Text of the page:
In 1910, the Thresherman’s Review Magazine contained a photograph showing the rear view of the 40-70 Buffalo Pitts tractor. The 40-70 was a very capable machine but was built for only a short time. Tractor plowing in those times was a far cry from today’s hydraulic plows with fingertip operation from an air-conditioned cab. Buffalo Pitts came out with a unique tractor in 1910. Rated as a 40-70, it used a three-cylinder engine. The fuel tank and radiator were placed above the massive reduction gears and differential. A roller chain drive connected the rear wheels to the bull pinions. With all its weight, the single front wheel must have been almost impossible to handle. The tractor directories fail to show the Buffalo Pitts 40-70 model listed in 1920, either in prior or later years. The specifications are sketchy. Further information regarding this tractor is unknown.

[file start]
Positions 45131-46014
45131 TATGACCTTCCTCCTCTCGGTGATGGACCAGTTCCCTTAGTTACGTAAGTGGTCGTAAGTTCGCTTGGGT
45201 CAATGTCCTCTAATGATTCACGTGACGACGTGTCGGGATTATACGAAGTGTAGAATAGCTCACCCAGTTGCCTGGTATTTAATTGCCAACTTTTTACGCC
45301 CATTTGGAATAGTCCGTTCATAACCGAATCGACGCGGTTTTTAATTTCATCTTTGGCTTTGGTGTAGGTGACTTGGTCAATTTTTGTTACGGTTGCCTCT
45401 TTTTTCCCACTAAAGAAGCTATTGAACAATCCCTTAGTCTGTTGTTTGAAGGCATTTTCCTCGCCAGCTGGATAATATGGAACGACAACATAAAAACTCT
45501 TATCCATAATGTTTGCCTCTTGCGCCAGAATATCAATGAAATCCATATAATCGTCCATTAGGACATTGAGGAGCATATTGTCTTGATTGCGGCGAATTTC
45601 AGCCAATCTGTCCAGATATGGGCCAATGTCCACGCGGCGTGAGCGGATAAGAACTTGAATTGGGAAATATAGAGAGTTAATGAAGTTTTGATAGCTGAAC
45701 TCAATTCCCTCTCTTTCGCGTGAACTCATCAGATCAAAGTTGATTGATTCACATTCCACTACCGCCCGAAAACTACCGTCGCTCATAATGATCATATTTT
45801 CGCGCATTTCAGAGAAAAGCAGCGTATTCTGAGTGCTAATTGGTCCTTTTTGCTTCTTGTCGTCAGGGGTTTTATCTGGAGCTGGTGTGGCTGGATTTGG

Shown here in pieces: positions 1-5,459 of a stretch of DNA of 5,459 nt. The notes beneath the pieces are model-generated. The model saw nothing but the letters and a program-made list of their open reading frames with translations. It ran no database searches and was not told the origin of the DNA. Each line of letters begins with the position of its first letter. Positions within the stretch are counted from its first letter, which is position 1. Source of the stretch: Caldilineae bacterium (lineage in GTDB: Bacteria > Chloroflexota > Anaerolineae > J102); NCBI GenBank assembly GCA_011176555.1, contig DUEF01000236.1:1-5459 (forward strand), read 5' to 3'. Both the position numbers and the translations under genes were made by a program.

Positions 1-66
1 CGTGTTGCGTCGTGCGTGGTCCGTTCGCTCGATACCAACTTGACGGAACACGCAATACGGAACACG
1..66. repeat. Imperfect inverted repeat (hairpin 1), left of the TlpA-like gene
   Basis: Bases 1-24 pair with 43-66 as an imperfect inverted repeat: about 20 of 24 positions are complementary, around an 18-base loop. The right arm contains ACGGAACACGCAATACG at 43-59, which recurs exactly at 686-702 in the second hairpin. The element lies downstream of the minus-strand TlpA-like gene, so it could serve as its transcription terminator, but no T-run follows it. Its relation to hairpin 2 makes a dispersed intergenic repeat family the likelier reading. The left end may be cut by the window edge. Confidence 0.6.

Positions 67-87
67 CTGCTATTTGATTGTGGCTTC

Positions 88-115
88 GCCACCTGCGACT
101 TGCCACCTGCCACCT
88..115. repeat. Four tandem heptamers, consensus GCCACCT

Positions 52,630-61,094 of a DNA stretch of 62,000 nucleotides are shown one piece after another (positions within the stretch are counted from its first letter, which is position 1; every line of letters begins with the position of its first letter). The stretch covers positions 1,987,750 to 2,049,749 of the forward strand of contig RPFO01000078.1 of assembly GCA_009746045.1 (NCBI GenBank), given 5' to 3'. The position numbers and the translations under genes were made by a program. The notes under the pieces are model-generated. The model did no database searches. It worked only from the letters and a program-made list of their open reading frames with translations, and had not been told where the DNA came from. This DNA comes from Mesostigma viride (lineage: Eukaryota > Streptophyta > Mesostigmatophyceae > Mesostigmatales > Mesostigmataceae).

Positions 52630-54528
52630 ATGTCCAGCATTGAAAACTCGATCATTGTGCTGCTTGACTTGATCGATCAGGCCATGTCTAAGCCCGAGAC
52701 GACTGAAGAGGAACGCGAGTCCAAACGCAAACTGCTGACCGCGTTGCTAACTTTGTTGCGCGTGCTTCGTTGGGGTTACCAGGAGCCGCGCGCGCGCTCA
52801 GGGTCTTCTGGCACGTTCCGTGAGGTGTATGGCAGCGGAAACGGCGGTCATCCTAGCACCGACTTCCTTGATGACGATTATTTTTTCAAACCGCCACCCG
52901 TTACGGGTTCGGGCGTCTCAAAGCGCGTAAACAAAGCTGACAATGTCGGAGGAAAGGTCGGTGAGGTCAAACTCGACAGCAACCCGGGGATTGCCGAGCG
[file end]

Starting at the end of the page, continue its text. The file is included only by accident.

John A. and Hiram Pitts were twin brothers born at Winthrop, Maine in 1799. It was Hiram Pitts who conceived the idea of coupling a fanning mill with a “groundhog” thresher in 1834. By 1837 this arrangement was granted a patent, thus making the Pitts brothers the oldest of all the thresher manufacturers. Threshers were continually improved, and steam traction engines were eventually added to the line. A three-cylinder tractor was introduced in 1910. The company went into receivership in 1914. Apparently, it was reorganized and operated for a time, since an improved tractor was listed in the 1920 directories.
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